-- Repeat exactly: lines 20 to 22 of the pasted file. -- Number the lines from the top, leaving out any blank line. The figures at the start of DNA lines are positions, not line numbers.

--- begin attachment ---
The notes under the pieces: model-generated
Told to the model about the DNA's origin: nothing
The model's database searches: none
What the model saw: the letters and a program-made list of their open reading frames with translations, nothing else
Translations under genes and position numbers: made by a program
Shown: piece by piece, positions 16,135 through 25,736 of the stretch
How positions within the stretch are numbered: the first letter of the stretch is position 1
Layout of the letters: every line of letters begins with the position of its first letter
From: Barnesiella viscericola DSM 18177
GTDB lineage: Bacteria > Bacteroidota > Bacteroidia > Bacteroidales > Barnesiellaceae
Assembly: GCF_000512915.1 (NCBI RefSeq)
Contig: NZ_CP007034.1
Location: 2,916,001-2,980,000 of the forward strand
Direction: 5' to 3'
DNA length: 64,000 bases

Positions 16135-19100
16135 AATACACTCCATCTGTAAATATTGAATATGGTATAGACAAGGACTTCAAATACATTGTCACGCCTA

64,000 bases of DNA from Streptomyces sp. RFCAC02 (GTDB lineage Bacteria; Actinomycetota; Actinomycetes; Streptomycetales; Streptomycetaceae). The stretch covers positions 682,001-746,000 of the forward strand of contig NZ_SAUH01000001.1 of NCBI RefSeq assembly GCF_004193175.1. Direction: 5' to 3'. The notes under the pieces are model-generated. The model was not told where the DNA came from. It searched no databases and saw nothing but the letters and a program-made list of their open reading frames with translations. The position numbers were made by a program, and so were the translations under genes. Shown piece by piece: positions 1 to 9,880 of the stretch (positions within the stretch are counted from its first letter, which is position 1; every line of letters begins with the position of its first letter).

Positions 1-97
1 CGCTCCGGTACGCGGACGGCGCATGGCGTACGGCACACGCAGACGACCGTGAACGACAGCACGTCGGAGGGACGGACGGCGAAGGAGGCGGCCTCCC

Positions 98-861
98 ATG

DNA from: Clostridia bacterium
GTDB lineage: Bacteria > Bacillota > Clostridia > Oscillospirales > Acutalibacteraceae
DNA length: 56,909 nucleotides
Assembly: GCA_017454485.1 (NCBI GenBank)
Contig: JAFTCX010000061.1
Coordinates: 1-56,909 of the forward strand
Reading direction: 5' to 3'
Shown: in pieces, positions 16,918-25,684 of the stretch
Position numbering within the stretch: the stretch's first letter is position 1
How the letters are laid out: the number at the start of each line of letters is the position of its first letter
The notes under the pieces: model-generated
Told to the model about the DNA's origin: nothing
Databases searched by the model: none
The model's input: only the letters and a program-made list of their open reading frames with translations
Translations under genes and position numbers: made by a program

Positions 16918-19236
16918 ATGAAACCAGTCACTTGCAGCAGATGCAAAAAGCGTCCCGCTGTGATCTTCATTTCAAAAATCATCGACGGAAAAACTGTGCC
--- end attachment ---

1 CGCTCCGGTACGCGGACGGCGCATGGCGTACGGCACACGCAGACGACCGTGAACGACAGCACGTCGGAGGGACGGACGGCGAAGGAGGCGGCCTCCC

Positions 98-861
98 ATG